Rinse and repeat!

Now You’ve Got the SAT Essay Body Paragraph Structure Down

And that’s basically it! Notice that each paragraph needs a topic sentence and should contain two to three quoted examples, which you’ll then go on to analyze. Topic sentence, quote, analysis, quote, analysis, quote, analysis, new paragraph, repeat…

See how formulaic the SAT Essay can be? You’ll never ask yourself what to write next!

The main work to do is to identify rhetorical devices, underline examples of those devices to use as quoted material–and, of course, to think of what analytical statements you’ll make!

* * *

That’s it! If you really want a higher SAT Essay score, make sure to get our Complete SAT Essay & ACT Essay course. It’s filled with SAT essay secrets from a veteran tutor, available nowhere else!

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No matter what you’ve been told, the SAT essay doesn’t test how good of a writer you are. There’s no way it can, especially in the form it takes. Outside of the SAT, you’ll only find yourself in a situation like this when taking other standardized tests. The essays you’ve written in high school and those you’ll write in college do have some things in common with the SAT, but the comparisons are limited.

 

Why “good” SAT essays aren’t really “good” writing

I studied writing through high school and college, and now I write for Magoosh, so you can bet I have some thoughts on what makes “good” writing. But I don’t necessarily see those traits in near perfect SAT essays. The SAT doesn’t care much about your sense of voice, nor does it care much about how engaging or descriptive your writing is. It doesn’t care if you use too many adjectives or if you have an unfortunate love for clichés.

So what makes an SAT essay “good”? It’s pretty formulaic. According to the College Board, they care about five things.

  • Developing a point of view
  • Organization
  • Vocabulary
  • Varied sentence structures
  • Grammar

And while that’s all true, in a way, you can bet that they don’t pick every student’s response apart meticulously according to each of those five evaluations in equal measure. In fact, let’s think for a moment about what SAT graders really do.

They go through thousands of essays every year, and they work by the hour. If you follow the link above, you’ll see that the pay isn’t even all that good. So they take literally about two or three minutes on each essay, and they read quickly to see if there are any glaring errors and whether the writer developed an idea.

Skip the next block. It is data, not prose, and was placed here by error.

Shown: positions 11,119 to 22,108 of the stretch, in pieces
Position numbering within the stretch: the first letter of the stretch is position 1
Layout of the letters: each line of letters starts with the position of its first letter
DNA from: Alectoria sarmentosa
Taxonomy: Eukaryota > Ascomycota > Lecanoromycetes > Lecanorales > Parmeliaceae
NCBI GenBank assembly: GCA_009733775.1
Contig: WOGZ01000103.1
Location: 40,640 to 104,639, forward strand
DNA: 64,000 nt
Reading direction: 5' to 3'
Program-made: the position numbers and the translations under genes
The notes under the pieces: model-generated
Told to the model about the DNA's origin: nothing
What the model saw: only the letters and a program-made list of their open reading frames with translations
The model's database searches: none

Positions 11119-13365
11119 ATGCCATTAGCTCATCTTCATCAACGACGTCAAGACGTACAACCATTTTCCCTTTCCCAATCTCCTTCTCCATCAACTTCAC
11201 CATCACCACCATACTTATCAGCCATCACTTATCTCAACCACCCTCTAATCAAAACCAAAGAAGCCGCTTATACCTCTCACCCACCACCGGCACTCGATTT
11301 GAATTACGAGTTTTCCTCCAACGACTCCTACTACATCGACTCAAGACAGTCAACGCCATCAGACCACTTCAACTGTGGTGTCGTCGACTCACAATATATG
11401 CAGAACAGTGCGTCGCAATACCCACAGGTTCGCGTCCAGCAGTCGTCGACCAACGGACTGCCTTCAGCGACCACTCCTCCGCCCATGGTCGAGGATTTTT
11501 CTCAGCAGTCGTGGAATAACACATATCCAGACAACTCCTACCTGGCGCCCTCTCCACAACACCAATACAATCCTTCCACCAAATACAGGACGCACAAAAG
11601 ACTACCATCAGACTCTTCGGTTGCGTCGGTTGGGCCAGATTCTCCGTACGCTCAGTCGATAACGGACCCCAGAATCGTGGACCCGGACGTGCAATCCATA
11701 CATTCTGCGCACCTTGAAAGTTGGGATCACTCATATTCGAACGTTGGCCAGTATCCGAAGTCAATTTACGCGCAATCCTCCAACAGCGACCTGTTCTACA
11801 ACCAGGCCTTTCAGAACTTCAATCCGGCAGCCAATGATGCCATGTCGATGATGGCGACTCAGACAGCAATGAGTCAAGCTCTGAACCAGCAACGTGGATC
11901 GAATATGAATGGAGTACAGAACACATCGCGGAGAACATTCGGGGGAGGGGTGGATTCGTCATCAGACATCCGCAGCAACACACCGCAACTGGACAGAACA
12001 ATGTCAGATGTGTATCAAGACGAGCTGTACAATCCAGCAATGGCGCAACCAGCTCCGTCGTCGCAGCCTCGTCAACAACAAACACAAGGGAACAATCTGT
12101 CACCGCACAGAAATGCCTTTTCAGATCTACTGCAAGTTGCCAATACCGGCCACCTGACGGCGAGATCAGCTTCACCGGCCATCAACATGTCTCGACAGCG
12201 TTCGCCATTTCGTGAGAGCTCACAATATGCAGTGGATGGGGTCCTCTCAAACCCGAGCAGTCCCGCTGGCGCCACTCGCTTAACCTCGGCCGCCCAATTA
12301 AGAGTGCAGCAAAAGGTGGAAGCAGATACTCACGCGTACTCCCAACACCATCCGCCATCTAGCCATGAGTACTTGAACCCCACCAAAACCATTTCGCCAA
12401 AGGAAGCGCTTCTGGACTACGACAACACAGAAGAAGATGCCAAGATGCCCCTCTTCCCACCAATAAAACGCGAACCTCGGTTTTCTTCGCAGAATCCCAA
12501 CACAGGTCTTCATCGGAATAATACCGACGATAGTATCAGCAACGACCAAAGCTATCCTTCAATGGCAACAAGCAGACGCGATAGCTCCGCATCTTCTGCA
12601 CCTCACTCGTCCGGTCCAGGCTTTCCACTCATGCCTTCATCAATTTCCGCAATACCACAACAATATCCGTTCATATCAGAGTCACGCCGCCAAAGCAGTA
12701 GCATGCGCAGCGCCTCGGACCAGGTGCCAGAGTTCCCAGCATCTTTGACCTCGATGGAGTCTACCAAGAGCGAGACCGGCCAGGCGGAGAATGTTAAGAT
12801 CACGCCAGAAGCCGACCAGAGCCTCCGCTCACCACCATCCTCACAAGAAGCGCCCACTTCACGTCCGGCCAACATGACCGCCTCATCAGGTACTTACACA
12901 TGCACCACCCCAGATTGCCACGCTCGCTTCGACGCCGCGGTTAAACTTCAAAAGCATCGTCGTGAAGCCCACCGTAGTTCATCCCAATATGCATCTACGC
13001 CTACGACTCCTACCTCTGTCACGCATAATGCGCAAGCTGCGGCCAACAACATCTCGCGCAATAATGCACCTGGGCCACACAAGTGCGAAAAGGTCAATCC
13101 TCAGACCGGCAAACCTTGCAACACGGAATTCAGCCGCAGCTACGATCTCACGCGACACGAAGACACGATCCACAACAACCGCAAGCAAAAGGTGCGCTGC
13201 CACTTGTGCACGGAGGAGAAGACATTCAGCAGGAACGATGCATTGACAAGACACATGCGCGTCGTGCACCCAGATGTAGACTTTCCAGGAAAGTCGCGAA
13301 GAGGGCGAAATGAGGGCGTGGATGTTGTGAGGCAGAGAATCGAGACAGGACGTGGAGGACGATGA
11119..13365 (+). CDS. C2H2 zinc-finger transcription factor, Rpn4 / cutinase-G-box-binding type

The most noticeable strengths of good SAT essays

Here’s an interesting thought: your essay can be pretty much nonsense and you can still score pretty highly on it. Use some high-level vocabulary, avoid obvious grammatical errors, and write enough to make it seem like you’ve developed an idea, and you’re looking at a total score of 8 or higher out of 12. After all, you would’ve met at least three or four of the criteria for a good essay, even if there’s not a single coherent idea on the paper. As long as the schizophrenic lady on the street has some collegiate vocabulary and solid grammar, her essay about how being the queen of 7-Eleven proves the importance of honesty might get a decent score.

That’s either a depressing idea or an encouraging one, depending on how you take it.

The point is that the SAT essay actually tests a lot of the same skills that SAT reading comp and SAT writing multiple choice do. Avoid frequent, large grammar errors, use a couple of your flash-card words correctly, and fill the page as much as you can, and you’re looking at a pretty decent score already.

It won’t make you a good writer, per se, but hey—points are points on the SAT.

 

About Lucas Fink

Lucas is the teacher behind Magoosh TOEFL. He’s been teaching TOEFL preparation and more general English since 2009, and the SAT since 2008. Between his time at Bard College and teaching abroad, he has studied Japanese, Czech, and Korean. None of them come in handy, nowadays.